Moving from front to back of chassis 50, a forward network object 52 is shown including representative modules such as vocational controllers, including an electrical system controller 64 and an engine controller 66. Representative of other elements of a vehicle with communication requirements are actuator devices 72 for door systems, such as locks and power windows (door pods) and a non-specified controller 74. A remote power module 68, used generally to actuate systems and a vehicle sensor module 70, used for incorporating additional sensors (e.g. ambient temperature gauge, anti-lock brake sensors, etc.) are also attached to and incorporated in the forward network object 52. A wireless display gauge 76 is physically located in the forward part of the vehicle, and will typically be included in network object 52 through a wireless link to bridge gateway 60, though it may be incorporated into middle network object 54.
A middle network object 54, which is physically located in zone 2 provides a physical data link between bridge gateways 60 and 62. Three device objects are illustrated as part of network object 54, a transmission control unit (TCU) 78, a remote power module 82 and a vehicle sensor module 80, all of which are physically connected to the network object physical communication link. Further aft on chassis 50 is an aft network object 56 which includes yet another remote power module 86 and vehicle sensor module 84. A wireless sensor 88 is located in zone 3 and communicates with the network object 56 via a wireless link to bridge gateway 62, as do four tire pressure management sensors 58.
FIG. 3 is a block diagram of a typical bridge gateway 100. The particulars of the diagram are not particularly significant except to say that a bridge gateway must provide the ability to handle communications over networks operating under a variety of communication protocols and provide for wireless communication. To that end appropriate communication blocks 122, 124, 126, 128, 130, 132 and 134 for various protocols are provided as well as a universal asynchronous port 118 for handling communications traffic received over a physical layer or by wireless means. The bridge gateway 100 incorporates a power supply 106 for stepping down vehicle voltage, and sufficient memory 104 to provide translation tables and processing capability to determine which messages need to be passed and the ability to translate the message to a different protocol if required and the usually essential CAN controller 102.
A main processing block includes basic input/output sections 108, 110 (relating to digital and analog communications) and the sections 112, 114, 116 and 120 implementing the processor. The arrangement is by and large conventional network gateway technology.
Referring to FIG. 4, a hypothetical topology for a system incorporating three network objects 152, 154, 156 is depicted. The network objects are not distinguished, though network object 154 may be taken as corresponding to a middle zone network object for vehicle, e.g. network object 54 of FIG. 2. Two bridge gateways 160, 162 provide for exchange of data between network objects. Bridge gateway 160 is physically connected to the physical communication media (layers) for network objects 152 and 154. Bridge gateway 162 is physically connected to the physical communication media (layers) for network objects 154 and 156. It is assumed that network objects 152 and 156 are located is physically displaced zones, however, bridge gateways 160 and 162 can establish a wireless link WL allowing traffic from network object 156 which is required by a module object 170 or device object 172 on network object 152 to bypass network object 154, and vice versa. The wireless link WL may be invoked upon failure of network object 154.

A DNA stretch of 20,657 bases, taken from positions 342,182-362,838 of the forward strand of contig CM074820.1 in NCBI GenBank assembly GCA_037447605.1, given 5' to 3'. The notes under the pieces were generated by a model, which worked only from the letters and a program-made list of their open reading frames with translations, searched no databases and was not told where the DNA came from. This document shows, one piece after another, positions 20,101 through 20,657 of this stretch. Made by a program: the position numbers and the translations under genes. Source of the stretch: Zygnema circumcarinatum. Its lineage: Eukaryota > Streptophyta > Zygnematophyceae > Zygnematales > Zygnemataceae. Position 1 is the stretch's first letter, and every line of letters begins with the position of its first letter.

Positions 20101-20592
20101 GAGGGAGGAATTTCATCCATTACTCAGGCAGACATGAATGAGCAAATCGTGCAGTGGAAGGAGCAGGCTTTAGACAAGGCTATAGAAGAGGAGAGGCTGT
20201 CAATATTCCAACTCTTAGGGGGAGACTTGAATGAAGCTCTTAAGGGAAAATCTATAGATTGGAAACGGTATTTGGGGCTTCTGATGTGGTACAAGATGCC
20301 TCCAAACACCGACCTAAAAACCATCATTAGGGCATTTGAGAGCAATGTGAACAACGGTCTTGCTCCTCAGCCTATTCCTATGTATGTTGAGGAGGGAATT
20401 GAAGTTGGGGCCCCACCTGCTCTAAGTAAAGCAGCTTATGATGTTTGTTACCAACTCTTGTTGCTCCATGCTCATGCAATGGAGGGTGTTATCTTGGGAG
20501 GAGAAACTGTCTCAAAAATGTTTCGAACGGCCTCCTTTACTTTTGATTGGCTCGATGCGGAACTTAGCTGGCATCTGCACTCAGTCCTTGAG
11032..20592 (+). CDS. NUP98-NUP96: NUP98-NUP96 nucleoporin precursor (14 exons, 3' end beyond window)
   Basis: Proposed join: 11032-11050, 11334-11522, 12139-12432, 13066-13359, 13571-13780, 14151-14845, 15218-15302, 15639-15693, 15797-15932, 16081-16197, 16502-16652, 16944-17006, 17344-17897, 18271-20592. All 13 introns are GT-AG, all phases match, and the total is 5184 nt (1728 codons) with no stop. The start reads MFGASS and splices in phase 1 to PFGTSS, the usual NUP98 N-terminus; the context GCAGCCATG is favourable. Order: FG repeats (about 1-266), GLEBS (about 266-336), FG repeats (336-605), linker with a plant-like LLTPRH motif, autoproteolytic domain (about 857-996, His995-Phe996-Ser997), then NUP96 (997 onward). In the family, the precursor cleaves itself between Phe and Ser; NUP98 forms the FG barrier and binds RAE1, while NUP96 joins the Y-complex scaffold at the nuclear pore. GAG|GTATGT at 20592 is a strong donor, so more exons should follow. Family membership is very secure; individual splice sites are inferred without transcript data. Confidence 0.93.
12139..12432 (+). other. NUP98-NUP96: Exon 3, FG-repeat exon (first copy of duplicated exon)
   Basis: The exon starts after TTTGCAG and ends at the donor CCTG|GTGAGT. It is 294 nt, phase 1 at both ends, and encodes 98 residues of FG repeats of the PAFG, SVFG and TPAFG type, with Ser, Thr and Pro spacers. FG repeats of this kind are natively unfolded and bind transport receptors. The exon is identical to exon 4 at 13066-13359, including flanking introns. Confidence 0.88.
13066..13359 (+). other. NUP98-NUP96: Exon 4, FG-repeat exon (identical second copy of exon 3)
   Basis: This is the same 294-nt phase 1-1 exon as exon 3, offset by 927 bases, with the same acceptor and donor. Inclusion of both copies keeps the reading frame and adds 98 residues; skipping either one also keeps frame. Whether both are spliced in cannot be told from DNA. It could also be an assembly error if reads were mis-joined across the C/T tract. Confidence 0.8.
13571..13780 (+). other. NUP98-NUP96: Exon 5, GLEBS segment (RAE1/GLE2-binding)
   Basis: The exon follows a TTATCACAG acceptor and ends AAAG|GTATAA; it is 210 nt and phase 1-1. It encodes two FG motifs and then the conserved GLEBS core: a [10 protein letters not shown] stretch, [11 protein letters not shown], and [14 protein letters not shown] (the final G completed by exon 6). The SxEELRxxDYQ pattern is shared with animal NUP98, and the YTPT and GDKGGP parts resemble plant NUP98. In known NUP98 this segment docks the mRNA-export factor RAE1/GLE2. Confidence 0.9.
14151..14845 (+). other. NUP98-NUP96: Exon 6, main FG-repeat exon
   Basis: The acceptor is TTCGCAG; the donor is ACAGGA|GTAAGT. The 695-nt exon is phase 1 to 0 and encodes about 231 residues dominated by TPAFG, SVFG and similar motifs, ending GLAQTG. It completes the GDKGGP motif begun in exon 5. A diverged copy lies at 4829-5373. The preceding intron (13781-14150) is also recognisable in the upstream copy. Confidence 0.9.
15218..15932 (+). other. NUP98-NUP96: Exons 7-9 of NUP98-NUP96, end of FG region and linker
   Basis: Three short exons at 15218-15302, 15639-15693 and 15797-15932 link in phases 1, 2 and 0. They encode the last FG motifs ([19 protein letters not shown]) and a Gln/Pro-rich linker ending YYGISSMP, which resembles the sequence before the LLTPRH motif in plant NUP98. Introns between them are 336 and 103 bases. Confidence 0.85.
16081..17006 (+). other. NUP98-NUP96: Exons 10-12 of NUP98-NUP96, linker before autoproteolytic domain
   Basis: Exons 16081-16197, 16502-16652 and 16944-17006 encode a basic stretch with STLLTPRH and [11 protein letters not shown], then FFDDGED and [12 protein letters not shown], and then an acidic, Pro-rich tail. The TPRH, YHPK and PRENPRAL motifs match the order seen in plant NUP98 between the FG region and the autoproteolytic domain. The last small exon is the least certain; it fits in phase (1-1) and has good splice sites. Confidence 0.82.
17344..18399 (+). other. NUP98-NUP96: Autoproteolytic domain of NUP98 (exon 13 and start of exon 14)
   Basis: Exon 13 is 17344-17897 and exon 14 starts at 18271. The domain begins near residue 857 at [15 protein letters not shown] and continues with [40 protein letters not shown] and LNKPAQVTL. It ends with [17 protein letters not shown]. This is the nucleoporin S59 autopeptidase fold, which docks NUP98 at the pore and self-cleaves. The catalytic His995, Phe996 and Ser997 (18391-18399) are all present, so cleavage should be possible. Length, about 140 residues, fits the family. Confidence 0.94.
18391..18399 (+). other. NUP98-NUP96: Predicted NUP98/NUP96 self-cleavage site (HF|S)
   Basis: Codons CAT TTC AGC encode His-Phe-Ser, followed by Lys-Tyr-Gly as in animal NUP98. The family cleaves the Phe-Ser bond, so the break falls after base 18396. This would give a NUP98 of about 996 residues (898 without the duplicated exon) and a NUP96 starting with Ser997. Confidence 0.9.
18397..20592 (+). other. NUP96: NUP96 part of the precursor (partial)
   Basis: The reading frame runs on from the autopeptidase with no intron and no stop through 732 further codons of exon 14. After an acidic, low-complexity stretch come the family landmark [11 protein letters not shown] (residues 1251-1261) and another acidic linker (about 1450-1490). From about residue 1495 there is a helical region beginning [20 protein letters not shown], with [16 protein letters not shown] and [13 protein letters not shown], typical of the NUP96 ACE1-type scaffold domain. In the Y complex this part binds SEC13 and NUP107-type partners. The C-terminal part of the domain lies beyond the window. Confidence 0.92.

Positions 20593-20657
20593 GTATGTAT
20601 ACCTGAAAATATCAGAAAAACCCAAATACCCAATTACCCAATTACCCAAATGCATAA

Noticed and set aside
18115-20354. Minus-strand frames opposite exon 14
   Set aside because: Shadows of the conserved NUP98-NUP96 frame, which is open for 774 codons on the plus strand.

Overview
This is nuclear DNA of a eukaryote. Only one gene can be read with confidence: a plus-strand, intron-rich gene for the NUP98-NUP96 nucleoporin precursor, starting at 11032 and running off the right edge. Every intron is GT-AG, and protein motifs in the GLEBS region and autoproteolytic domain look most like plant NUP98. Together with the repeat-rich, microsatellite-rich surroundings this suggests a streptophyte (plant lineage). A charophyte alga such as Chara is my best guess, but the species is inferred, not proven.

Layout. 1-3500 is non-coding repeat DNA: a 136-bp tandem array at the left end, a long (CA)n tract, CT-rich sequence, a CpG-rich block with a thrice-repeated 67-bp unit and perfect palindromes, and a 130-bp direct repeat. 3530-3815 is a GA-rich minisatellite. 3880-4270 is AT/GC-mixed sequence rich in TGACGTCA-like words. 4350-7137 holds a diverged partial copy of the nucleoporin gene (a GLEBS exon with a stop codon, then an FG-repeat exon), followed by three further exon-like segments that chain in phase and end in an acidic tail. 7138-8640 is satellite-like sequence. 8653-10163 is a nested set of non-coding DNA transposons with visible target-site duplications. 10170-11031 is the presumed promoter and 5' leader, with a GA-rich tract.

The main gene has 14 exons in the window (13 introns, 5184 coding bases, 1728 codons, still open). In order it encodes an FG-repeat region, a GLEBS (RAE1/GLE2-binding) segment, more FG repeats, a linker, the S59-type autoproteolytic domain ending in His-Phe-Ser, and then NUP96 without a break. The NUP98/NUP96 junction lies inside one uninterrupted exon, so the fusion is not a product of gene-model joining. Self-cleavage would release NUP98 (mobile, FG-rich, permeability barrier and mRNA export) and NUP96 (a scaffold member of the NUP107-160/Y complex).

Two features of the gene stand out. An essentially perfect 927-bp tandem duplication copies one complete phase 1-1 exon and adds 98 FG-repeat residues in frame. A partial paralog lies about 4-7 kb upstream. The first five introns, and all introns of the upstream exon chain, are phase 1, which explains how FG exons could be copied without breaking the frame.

Network objects 152, 154 and 156 usually comprise module objects 170 and device objects 172 and may include tool objects 174 from time to time. Device objects 172 may include a module object 170 as an interface to the network object. Device objects 172, as already specified, may be dumb devices or smart devices. Generally dumb devices 172 require a vehicle sensor module (VSM) to provide an interface to the network object.
FIG. 5 illustrates a state diagram for a bridge gateway. Upon power up (state 180) a state change to operation mode (state 182) is forced. From the operation (state 182) mode four possible state transitions are possible, including a default power down mode (state 194) which occurs upon a loss of power or when the system is turned off from any state. In operation mode a bridge gateway monitors message traffic on each of the network objects it is connected to (typically two). Upon receipt of a download command a state transition occurs to download mode (state 184). Upon completion of a download a state transition automatically occurs back to the previous state (either operation mode (state 182) or bridge mode (state 186)) or to a sleep mode (state 188). Upon receipt of a message requiring translation to another network object a state transition to bridge mode (state 186) occurs. In bridge mode (state 186) identification of an operation command results in a change of state to operation mode (state 182) and identification of a download command results in a state change to the download mode (state 184).
A lack of activity, or a specific sleep command, results in a change of state to sleep mode (state 188) to save power. Sleep mode is interrupted with network activity or a change in key state (e.g. accessory to start). Periodic events triggered by a system clock 190 may require temporary changes in state from sleep mode (state 188) to a report mode (state 192).
While the invention is shown in only one of its forms, it is not thus limited but is susceptible to various changes and modifications without departing from the spirit and scope of the invention.
Patent applications by Francisco A. Gutierrez, Fort Wayne, IN US
Patent applications by International Truck Intellectual Property Company, LLC
Patent applications in class VEHICLE CONTROL, GUIDANCE, OPERATION, OR INDICATION
Patent applications in all subclasses VEHICLE CONTROL, GUIDANCE, OPERATION, OR INDICATION